This post is by Lauren Casper a mother of two who blogs at www.laurencasper.com. Lauren’s son Mareto is on the autism spectrum. Lauren wrote this post in honor of Light It Up Blue and World Autism Awareness Day. How are you going to Light It Up Blue? Learn more about the initative here.
In honor of World Autism Awareness Day, here are 5 things I wish everyone knew about autism…
5. Autism is a spectrum.
There’s a popular phrase in the autism community – “If you’ve met one person with autism you’ve met one person with autism.” Individuals with autism are as different from each other as the rest of us. Their struggles and successes will vary.
4. The term “high functioning” can be misleading.
My son is now considered to be toward the high end of the spectrum and we are so proud of all his hard work. To be clear, we were just as proud when he hung out on the lower end of the spectrum. But this fixation on the “high” and “low” end of the spectrum can actually cause more struggles for families seeking support. The assumption can be that my son doesn’t need many services or much accommodation, and that our family can function just like any other family. While it’s true that my son can now communicate verbally most of the time, has gained control over most of his self stimulation (stimming) behaviors, and recently transitioned from diapers to boxers he still struggles in some very basic and important areas. His sleeping and feeding issues are severe enough that they affect every day of his life and our life as a family. We can’t go to restaurants just yet because it’s too overwhelming. He still runs out of the house or away from me at open parks at times and these things cause me to lay awake at night with worry over his health and well being. Not understanding that high functioning ASD families struggle in ways that aren’t always obvious to the outside world can lead to a lack of understanding and support.
3. Individuals with autism are not unloving or lacking in emotion and empathy.
There are many children on the spectrum who recoil at the touch of another or reject hugs and physical affection. There are also many who crave and seek out hugs and snuggles. Many might seem unfeeling or uncaring when faced with anger or sadness in another, while others will show great concern. These aren’t evidences of their ability to love, rather its evidence of the different kinds of processing disorders individuals with autism deal with. My son is physically affectionate and craves deep pressure touch (like big bear hugs) because it makes his body feel in sync and relaxed. He sleeps with a weighted blanket and we hug or do big ball squishes throughout the day. But touch his head and it’s a whole other story. Shampooing my son is akin to torture in his mind. The same goes for emotion. Sometimes my son simply doesn’t know how to process the facial expressions or emotions coming at him from others so he retreats into himself to escape or figure it out. But he cares deeply and loves bigger than anyone I’ve ever met.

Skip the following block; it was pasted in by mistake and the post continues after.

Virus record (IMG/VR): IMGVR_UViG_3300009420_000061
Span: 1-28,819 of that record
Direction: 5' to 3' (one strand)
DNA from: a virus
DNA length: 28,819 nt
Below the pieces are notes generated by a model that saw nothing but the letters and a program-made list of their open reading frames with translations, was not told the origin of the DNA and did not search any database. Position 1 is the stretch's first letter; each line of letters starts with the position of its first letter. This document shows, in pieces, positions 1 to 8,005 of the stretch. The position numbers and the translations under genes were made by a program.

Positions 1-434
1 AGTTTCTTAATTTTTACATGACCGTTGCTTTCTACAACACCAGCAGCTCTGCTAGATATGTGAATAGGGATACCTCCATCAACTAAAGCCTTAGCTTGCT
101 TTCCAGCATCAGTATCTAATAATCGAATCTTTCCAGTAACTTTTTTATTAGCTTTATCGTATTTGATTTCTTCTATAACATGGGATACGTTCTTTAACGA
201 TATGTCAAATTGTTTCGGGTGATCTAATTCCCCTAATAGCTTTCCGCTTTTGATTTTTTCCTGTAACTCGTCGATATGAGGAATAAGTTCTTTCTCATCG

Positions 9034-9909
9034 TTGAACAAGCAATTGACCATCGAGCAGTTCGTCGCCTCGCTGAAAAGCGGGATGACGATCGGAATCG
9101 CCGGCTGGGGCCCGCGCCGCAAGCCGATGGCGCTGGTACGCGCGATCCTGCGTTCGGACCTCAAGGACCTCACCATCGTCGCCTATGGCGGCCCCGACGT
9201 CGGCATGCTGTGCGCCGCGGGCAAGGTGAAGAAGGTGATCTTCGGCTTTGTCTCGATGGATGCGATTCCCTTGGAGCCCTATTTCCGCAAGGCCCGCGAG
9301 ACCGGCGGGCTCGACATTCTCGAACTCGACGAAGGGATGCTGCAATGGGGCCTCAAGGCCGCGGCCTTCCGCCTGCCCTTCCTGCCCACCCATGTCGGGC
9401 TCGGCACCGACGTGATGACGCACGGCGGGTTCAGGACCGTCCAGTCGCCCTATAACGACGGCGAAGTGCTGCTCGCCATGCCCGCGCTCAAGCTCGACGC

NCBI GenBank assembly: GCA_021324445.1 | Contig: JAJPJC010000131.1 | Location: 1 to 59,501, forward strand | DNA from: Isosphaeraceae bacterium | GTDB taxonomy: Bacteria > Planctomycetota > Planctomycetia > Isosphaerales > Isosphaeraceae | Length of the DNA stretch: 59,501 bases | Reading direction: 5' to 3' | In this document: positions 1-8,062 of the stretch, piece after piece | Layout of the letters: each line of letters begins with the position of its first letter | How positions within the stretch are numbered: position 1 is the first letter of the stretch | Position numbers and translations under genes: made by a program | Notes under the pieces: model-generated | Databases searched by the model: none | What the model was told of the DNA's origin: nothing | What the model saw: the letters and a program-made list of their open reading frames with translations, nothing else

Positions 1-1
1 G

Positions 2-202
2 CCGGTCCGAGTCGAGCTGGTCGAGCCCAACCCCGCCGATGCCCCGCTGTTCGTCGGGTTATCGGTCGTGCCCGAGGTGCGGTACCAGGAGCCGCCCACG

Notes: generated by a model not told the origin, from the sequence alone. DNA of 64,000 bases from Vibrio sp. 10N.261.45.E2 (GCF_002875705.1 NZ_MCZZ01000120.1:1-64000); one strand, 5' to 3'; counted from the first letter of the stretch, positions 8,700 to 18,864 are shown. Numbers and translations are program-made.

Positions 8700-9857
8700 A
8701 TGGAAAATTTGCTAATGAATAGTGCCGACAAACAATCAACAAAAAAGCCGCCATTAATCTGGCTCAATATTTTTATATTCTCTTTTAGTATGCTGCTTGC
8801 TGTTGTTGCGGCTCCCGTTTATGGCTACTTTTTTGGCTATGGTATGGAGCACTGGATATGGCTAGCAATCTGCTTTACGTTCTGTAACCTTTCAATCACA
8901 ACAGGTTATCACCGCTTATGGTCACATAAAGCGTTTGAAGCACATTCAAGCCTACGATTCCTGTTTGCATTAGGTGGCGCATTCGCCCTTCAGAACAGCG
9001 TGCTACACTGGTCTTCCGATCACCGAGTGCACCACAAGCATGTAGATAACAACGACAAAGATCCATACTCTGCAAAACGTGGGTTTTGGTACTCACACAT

2. Most people with autism are not savants.
Many people hear “autism” and immediately think of the movie The Rain Man. They wonder what that person’s “thing” will be. It’s true that there are some individuals on the spectrum with photographic memories, an uncanny ability to remember stats or solve math problems, or an ability to read at an early age without being taught. However, the majority of individuals with autism are just like the rest of us in that they have varied interests and abilities. Whether or not they can memorize the phone book has nothing to do with what they have to offer this world. Like the rest of us, they have worth and value because of who they are not what they do.
1. Families of children with autism don’t want pity – we need compassion.
We fight hard and long for our children and most days it feels like nothing comes easy. We sit on the phone fighting with insurance companies for hours. We drive to and from therapies and spend our evenings emailing doctor’s, making new appointments, and researching new ways to help our children grow, learn, and develop. We have to prepare in advance for things like a trip to the dentist, the doctor, or even an outing to the store knowing that we might have to grab our bags and leave in a moment’s notice. We also have a front row seat to the love, joy, and rewards that come with being the parent of a child with autism. So we don’t want pity. We do need your compassion, though. When we can’t give a solid RSVP to the birthday party invite we need grace. When we have to leave abruptly we need your understanding. When we forget or are too tired to return your phone calls we need you to extend compassion and keep reaching out. We need your friendship and support. And when we need to sit and cry for an hour we need you to give us a hug, tell us you care, and maybe leave a casserole on our porch. 😉
Via : autismspeaks